What is the FTP Port Number? [Default FTP Port]

Do you often encounter acronyms and technical terms like FTP UDP or TCP? These might initially seem cryptic. However, each of these terms represents different protocols. Today, we will deeply research FTP, which stands for File Transfer Protocol.

We will also discuss the FTP port number as a vital File Transfer Protocol component. We will review how to use the FTP default port to transfer files between different clients on a network. So, let’s get started!

What is File Transfer Protocol?

File Transfer Protocol (FTP) is a standard network protocol. Organizations use it to transfer files between computers over a network. FTP is the go-to tool for downloading or sharing files to or from a remote server.

FTP operates on the client-server model. Once you create an FTP server, you can set it up to initiate a connection with the clients. The server uses the FTP ports to initiate file transfers among the clients. Thus, client computers can establish reliable data transfer among each other. But what about the FTP port number? Let's dig deeper.

What Port is FTP?

FTP port

The FTP port is like a digital gateway that allows your computer to connect with other computers on the internet to transfer files. It's a specific door through which data travels between your system and the remote server.

FTP uses two distinct ports - One for sending commands and the other for data transfer. These ports are crucial for connecting the client and the server.

FTP Default Port (Port 21)

The default FTP port for sending commands is 21. The client sends commands to the server using this port. These commands are like instructions that tell the server what to do when you initiate an FTP connection.

FTP Data Port (Port 20)

Now, the data transfer happens through a separate FTP default port 20. This separation of duties ensures that control commands and data transfer don't interfere with each other, leading to a more efficient file transfer process.

FTP predominantly uses these two port numbers. Hence, these port numbers are crucial for communication between FTP clients and servers.

Features of FTP

Why is the File Transfer Protocol a reliable choice for port file transfer? Listing here the main features you must know:

   Ease of Use: FTP has a simple command structure. It is easily accessible for beginners and experts.
   Platform Independence: It's a cross-platform protocol. Hence, it works seamlessly on various operating systems like Windows and Linux.
   File Management: The FTP default port allows you to perform various file management tasks. You can easily manage root directories and other folders on the remote server.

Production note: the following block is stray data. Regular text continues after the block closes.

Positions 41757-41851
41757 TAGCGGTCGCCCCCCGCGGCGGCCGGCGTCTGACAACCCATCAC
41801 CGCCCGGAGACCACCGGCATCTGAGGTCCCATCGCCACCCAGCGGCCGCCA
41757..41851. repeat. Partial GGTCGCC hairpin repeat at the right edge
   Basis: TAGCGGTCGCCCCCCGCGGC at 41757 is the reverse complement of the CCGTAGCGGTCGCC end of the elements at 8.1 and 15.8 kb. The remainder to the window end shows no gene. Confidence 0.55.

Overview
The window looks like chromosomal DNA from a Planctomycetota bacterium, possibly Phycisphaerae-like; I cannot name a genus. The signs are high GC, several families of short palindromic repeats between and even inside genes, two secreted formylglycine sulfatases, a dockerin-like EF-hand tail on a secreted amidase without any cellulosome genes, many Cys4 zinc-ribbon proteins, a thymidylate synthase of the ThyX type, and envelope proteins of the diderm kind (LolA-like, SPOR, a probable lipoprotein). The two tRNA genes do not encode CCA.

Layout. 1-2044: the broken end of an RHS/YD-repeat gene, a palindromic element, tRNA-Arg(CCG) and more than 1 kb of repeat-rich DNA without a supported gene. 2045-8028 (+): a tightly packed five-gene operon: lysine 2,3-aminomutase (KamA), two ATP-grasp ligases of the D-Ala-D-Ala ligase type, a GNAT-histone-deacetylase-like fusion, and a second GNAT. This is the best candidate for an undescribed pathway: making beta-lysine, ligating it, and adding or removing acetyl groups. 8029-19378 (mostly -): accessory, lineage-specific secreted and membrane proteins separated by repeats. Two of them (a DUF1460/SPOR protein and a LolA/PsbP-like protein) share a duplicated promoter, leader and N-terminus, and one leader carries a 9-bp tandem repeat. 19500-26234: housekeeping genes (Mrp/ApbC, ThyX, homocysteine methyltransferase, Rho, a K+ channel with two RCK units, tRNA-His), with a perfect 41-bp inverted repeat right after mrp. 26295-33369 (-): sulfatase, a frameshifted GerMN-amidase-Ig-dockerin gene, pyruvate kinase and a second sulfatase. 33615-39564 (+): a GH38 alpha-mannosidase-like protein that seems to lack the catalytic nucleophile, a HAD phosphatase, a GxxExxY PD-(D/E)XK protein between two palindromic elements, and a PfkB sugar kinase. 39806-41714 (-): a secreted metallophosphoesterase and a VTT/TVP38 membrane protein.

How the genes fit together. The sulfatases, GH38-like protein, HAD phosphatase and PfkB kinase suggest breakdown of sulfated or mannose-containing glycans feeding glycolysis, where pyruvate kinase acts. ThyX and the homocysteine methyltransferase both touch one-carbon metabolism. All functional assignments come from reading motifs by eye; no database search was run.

Security Options: It offers you ]the flexibility to choose the level of security. You can implement security protocols that suit your needs.
   Resume Support: If your file transfer is interrupted, you needn't worry. The FTP server can pick up where it left off, so you don’t lose important data.
   Multiple Simultaneous Connections: You can create an FTP server and connect it to many directories simultaneously. It’s an easy method for streamlining your file transfer tasks.
   Anonymous FTP: You can use FTP without a username and password. This feature comes in handy for public file sharing.

What is the Active and Passive Mode of FTP?

FTP Active and Passive Mode

FTP operates using two different modes: active and passive. These modes dictate how to set the data connections and network configurations. So, let’s understand the active and passive modes of FTP.

Active Mode:

In active mode, the client opens a random port, like port 1024, for data transfer. The client then informs the server about this port through the control connection on port 21. Then, the server connects to the specified data port of the client. So it is less firewall-friendly.

Passive Mode:

Passive mode is more firewall-friendly. In this mode, the client opens a random port, but it's for the control connection. The server responds by opening a random port for the data connection, making it easier to navigate the network configurations.

You can easily switch between the two FTP modes. But consider your network setup and security requirements before switching.

What is an Anonymous FTP?

As mentioned earlier, Anonymous FTP is a feature that allows users to download publicly available files without requiring a username or password. It's like a digital library where anyone can freely access the information.

What are FTP Servers?

FTP servers are like digital post offices. They store files and folders, waiting for clients to request and download them. These servers run FTP software, which manages the incoming and outgoing file transfers and ensures data reaches the right destination.

How to create FTP server?

If you want your server to have an FTP default port, here is a step-wise guide for building your own FTP server.

   Install Your FTP Server Software: Various FTP server software options are available. Some popular options include FileZilla Server and ProFTPD. Select the one that suits the server’s operating system.